Approximately 98% of the production at the Krotz Springs refinery is light products, including gasoline, diesel, and other distillates. We market refined products from Krotz Springs to wholesale distributors, other refiners, and third parties. The refinery’s location provides access to upriver markets on the Mississippi River and its docking facilities along the Atchafalaya River allow barge access. The refinery also uses its direct access to the Colonial Pipeline to transport products to markets in the southeastern and northeastern United States.

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     Asphalt Segment. Our asphalt segment markets asphalt produced at our Texas and California refineries included in the refining and marketing segment and at our Willbridge, Oregon refinery. Asphalt produced by the refineries in our refining and marketing segment is transferred to the asphalt segment at prices substantially determined by reference to the cost of crude oil, which is intended to approximate wholesale market prices. Our asphalt segment markets asphalt through 12 refinery/terminal locations in Texas (Big Spring), California (Paramount, Long Beach, Elk Grove, Bakersfield and Mojave), Oregon (Willbridge), Washington (Richmond Beach), Arizona (Phoenix, Flagstaff and Fredonia) and Nevada (Fernley) (50% interest) as well as a 50% interest in Wright Asphalt Products Company, LLC (“Wright”). We produce both paving and roofing grades of asphalt, including performance-graded asphalts, emulsions and cutbacks.
     Retail and Branded Marketing Segment. Our retail and branded marketing segment operates 306 convenience stores primarily in Central and West Texas and New Mexico. These convenience stores typically offer various grades of gasoline, diesel fuel, general merchandise and food and beverage products to the general public, primarily under the 7-Eleven and FINA brand names. Historically, substantially all of the motor fuel sold through our retail operations and the majority of the motor fuel marketed in our branded business was supplied by our Big Spring refinery. As a result of the February 18, 2008 fire at our Big Spring refinery, branded marketing primarily acquired motor fuel from third-party suppliers during the period the refinery was down and continued to acquire motor fuels to a lesser extent when the refinery began partial production on April 5, 2008 through September 30, 2008. We market gasoline and diesel under the FINA brand name through a network of approximately 780 locations, including our convenience stores. Other than in 2008 due to the February 18, 2008 fire, approximately 50% of the gasoline and 10% of the diesel motor fuel produced at our Big Spring refinery was transferred to our retail and branded marketing segment at prices substantially determined by reference to Platts. Additionally, our retail and branded marketing segment licenses the use of the FINA brand name and provides credit card processing services to approximately 240 licensed locations that are not under fuel supply agreements with us. Branded distributors that are not part of our integrated supply system, primarily in East Texas, are supplied with motor fuels we obtain from third-party suppliers.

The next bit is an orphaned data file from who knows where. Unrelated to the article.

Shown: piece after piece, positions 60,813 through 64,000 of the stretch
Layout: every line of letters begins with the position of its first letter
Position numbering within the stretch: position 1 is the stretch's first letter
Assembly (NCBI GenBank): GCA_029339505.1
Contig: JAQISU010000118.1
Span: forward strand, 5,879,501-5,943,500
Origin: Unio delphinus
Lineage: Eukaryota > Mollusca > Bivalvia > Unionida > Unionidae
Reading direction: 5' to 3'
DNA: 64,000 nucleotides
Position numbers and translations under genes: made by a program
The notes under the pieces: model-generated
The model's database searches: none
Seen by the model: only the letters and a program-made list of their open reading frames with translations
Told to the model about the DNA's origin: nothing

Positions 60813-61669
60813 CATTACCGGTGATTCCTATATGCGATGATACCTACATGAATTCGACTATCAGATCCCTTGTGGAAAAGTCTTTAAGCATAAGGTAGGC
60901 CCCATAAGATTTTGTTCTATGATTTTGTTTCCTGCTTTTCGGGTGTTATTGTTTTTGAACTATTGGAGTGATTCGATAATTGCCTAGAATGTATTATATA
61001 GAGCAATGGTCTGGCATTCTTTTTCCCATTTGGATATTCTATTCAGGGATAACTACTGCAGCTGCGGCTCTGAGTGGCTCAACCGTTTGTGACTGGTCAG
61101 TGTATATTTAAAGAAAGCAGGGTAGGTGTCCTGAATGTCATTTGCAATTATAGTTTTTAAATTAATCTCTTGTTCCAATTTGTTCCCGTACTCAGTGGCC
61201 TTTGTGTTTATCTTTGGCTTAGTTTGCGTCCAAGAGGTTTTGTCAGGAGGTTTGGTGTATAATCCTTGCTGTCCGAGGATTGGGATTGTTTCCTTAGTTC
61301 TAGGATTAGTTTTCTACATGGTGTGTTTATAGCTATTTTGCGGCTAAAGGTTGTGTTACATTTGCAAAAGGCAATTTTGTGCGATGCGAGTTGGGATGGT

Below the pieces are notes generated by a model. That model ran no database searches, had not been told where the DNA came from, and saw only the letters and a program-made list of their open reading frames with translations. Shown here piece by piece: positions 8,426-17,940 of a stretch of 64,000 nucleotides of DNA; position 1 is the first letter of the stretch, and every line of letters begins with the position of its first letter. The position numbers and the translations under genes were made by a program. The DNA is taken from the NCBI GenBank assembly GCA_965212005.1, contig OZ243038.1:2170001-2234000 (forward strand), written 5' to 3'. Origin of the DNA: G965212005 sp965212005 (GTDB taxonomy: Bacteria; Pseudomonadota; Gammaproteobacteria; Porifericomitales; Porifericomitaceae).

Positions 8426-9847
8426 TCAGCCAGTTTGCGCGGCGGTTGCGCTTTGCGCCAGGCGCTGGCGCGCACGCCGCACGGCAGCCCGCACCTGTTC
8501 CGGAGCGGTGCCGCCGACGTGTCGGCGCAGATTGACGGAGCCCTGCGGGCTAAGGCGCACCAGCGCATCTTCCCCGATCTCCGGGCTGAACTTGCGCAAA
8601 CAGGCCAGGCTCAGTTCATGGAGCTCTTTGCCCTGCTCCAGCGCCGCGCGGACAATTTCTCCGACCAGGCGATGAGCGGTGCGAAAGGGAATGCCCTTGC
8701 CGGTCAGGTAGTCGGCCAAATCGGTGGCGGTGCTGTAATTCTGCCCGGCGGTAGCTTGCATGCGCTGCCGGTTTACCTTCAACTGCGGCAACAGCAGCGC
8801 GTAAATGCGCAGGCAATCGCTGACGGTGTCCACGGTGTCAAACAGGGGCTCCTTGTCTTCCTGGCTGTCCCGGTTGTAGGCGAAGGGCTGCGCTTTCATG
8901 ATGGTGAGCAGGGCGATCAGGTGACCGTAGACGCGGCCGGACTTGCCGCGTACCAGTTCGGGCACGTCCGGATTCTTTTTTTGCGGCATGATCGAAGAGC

Summary of 2008 Developments
     On February 18, 2008, a fire at the Big Spring refinery destroyed the propylene recovery unit and damaged equipment in the alkylation and gas concentration units. The re-start of the crude unit in a hydroskimming mode began on April 5, 2008 and the Fluid Catalytic Cracking Unit (“FCCU”) resumed operations on September 26, 2008. Substantially all of the repairs to the units damaged in the fire have been completed other than the alkylation unit which we expect to be completed by the end of 2009.
     Alon’s insurance policies at the time of the fire provided a combined single limit of $385.0 million for property damage, with a $2.0 million deductible, and business interruption coverage with a 45 day waiting period. Alon also had third party liability insurance which provided coverage with a limit of $150.0 million and a $5.0 million deductible. We have received $385.0 million of insurance proceeds as a result of the fire in 2008 and in January 2009. See “Liquidity and Capital Resources” section for further discussion of this matter.
     On July 3, 2008, we completed the acquisition of all the capital stock of the refining business located in Krotz Springs, Louisiana, from Valero Energy Corporation (“Valero”). The purchase price was $333.0 million in cash plus $141.5 million for working capital, including inventories. The completion of the Krotz Springs refinery acquisition increased our crude refining capacity by 50% to approximately 250,000 bpd.